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Contraceptive pill, combined Content Supplied by NHS Choices

The combined oral contraceptive pill is usually just called the pill.

It contains synthetic (artificial) versions of the female hormones oestrogen and progesterone, which women produce naturally in their ovaries.

The pill is usually taken to prevent pregnancy, but can also be used to treat:

When taken correctly, the pill is over 99% effective at preventing pregnancy. This means that less than 1 in 100 women who take the pill will get pregnant in a year.

Who can take it?

Not all women can take the pill. For example, you should not take it if you are pregnant, or if you smoke and are aged 35 or older.

Learn more in special considerations for the combined contraceptive pill.

How the pill works

Getting pregnant happens when a man's sperm fertilises a woman's egg.

The pill prevents the ovaries from releasing an egg each month (ovulation). It also:

  • thickens the mucus in the neck of the womb, so it is harder for sperm to penetrate the womb and reach an egg
  • thins the lining of the womb, so there is less chance of a fertilised egg implanting into the womb and being able to grow

The pill can be started on any day of your menstrual cycle. There is special guidance if you have just had a baby, a miscarriage, or an abortion.

Learn more in how to take the combined contraceptive pill.

Types of combined pill

Although there are many different brands of pill, there are three main types:

  • Monophasic 21-day pills (the most common type). Each pill has the same amount of hormone in it. One pill is taken each day for 21 days and then no pills are taken for the next seven days. Examples are Microgynon, Brevinor and Cilest.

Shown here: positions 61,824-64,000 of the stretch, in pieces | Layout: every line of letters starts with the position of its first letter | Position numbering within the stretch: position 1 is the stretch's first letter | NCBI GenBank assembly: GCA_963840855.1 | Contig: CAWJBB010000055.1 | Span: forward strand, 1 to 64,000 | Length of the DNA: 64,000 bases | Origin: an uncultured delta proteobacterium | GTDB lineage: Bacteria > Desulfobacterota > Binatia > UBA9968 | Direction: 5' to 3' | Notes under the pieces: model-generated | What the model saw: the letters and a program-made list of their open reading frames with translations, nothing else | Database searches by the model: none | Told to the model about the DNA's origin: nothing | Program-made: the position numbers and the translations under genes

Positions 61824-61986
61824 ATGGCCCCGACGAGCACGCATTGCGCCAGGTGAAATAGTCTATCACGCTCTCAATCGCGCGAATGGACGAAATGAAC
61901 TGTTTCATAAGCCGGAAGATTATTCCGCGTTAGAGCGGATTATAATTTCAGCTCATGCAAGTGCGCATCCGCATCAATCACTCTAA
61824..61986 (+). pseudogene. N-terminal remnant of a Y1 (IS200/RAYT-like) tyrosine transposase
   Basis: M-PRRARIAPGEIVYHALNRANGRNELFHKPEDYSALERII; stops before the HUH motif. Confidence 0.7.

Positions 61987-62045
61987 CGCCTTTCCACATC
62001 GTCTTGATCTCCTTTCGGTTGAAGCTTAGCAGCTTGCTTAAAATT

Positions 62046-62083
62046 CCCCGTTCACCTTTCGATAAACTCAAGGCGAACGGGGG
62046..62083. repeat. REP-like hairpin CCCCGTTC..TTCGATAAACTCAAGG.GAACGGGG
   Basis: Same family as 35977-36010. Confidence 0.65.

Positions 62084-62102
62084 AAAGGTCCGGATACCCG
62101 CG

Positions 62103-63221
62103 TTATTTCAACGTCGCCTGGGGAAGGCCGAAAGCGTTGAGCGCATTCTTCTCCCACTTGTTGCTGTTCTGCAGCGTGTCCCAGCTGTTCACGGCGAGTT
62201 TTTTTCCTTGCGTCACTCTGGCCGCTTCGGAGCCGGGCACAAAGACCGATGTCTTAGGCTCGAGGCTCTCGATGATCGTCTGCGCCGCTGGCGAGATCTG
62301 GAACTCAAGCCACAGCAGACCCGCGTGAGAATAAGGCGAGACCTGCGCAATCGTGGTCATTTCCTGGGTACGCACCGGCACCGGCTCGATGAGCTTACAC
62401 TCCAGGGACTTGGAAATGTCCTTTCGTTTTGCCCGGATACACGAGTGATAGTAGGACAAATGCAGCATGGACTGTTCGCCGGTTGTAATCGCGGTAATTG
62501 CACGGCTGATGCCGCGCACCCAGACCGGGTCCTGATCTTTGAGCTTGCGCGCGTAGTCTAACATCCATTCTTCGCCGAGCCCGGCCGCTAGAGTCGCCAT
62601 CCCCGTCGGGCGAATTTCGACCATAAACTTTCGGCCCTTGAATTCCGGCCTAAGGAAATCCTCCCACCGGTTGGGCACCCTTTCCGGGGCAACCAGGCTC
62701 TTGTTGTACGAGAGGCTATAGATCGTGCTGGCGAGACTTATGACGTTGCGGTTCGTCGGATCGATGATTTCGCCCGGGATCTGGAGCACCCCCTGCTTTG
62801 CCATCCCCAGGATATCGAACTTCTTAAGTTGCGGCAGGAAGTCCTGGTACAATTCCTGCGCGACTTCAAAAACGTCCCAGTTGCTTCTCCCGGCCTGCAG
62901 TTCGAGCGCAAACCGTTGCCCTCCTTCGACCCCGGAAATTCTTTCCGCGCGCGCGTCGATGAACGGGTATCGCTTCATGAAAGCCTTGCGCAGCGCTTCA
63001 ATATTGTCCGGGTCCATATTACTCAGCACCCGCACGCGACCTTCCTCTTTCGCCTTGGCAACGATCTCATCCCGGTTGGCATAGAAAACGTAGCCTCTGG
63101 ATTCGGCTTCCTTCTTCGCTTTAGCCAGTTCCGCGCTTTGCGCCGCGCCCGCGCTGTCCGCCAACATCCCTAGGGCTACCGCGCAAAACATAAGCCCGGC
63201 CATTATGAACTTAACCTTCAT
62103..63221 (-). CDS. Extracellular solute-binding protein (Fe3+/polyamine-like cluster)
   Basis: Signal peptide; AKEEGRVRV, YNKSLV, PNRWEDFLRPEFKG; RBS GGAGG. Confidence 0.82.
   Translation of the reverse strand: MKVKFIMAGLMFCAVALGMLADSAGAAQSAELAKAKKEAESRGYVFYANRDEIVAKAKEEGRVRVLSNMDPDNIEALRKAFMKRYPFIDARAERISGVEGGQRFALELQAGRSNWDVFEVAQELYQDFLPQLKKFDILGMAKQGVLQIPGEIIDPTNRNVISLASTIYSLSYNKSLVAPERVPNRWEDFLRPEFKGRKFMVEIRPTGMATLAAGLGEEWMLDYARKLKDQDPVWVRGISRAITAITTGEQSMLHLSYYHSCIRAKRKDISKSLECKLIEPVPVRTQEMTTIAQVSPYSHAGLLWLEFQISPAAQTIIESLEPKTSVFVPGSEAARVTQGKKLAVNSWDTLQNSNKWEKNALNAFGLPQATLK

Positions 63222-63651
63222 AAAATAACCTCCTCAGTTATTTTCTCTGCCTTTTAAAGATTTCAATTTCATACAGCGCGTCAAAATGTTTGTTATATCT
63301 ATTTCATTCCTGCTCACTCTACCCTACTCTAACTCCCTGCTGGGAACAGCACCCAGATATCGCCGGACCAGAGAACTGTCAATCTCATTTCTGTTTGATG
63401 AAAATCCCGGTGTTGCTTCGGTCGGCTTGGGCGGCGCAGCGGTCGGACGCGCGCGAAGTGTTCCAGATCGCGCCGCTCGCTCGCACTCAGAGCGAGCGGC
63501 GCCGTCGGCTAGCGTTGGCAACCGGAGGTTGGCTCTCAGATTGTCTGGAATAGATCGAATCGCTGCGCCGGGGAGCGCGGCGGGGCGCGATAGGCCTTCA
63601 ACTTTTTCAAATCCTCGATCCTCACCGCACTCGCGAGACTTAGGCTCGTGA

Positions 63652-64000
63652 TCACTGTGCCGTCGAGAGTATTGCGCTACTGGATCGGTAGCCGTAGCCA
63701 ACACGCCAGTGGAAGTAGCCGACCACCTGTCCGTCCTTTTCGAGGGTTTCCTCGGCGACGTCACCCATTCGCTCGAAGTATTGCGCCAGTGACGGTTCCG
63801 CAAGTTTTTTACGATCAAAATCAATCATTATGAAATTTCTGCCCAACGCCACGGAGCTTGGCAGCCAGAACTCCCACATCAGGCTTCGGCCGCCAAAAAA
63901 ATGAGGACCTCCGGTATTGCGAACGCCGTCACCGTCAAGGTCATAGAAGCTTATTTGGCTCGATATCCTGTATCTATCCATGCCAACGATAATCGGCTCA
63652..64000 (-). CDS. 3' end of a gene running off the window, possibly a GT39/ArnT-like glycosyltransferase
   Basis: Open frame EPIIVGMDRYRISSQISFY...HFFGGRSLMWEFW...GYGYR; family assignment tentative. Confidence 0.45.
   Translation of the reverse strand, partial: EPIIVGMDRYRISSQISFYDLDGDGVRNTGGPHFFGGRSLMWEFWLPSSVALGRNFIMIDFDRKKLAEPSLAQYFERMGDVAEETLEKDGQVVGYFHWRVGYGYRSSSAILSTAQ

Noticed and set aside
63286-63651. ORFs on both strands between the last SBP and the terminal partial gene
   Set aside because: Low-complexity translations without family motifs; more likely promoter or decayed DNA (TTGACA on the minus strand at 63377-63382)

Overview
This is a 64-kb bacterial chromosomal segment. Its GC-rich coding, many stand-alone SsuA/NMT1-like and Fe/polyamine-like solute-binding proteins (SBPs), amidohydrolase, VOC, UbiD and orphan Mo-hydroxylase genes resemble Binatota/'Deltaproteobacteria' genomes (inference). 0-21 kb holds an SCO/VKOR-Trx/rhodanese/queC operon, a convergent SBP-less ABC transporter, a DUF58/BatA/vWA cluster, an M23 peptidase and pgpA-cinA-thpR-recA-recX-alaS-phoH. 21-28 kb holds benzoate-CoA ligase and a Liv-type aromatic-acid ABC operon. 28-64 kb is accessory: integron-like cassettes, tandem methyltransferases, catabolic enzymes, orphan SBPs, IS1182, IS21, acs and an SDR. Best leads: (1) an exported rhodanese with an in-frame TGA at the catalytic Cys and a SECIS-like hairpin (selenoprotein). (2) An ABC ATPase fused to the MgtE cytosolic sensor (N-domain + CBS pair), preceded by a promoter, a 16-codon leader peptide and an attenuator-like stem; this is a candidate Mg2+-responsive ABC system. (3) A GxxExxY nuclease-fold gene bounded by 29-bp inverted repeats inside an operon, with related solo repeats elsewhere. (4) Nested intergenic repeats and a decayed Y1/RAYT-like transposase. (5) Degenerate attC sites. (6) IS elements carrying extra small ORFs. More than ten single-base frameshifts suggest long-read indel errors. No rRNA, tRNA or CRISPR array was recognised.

• Phasic 21-day pills. Phasic pills contain two or three sections of different coloured pills in a pack. Each section contains a different amount of hormones. One pill is taken each day for 21 days and then no pills are taken for the next seven days. Phasic pills need to be taken in the right order. Examples are Binovum and Logynon.
  • Every Day (ED) pills. There are 21 active pills and 7 inactive (dummy) pills in a pack. The two types of pill look different. One pill is taken each day for 28 days with no break between packets of pills. Every Day pills need to be taken in the right order. Examples are Microgynon ED and Logynon ED.

It's important to take the pills as instructed, as missing pills, or taking them at the same time as certain medicines may make them less effective. Read more about what to do if you miss a pill and the pill - interactions.

Risks and side effects

There are risks associated with using the combined contraceptive pill, such as blood clots, although they are not common. For most women, the benefits of the pill far outweigh the risks.

Side effects are also uncommon, but can include:

  • breast tenderness
  • mood changes
  • headaches

Read more about side effects of the pill and risks associated with the pill.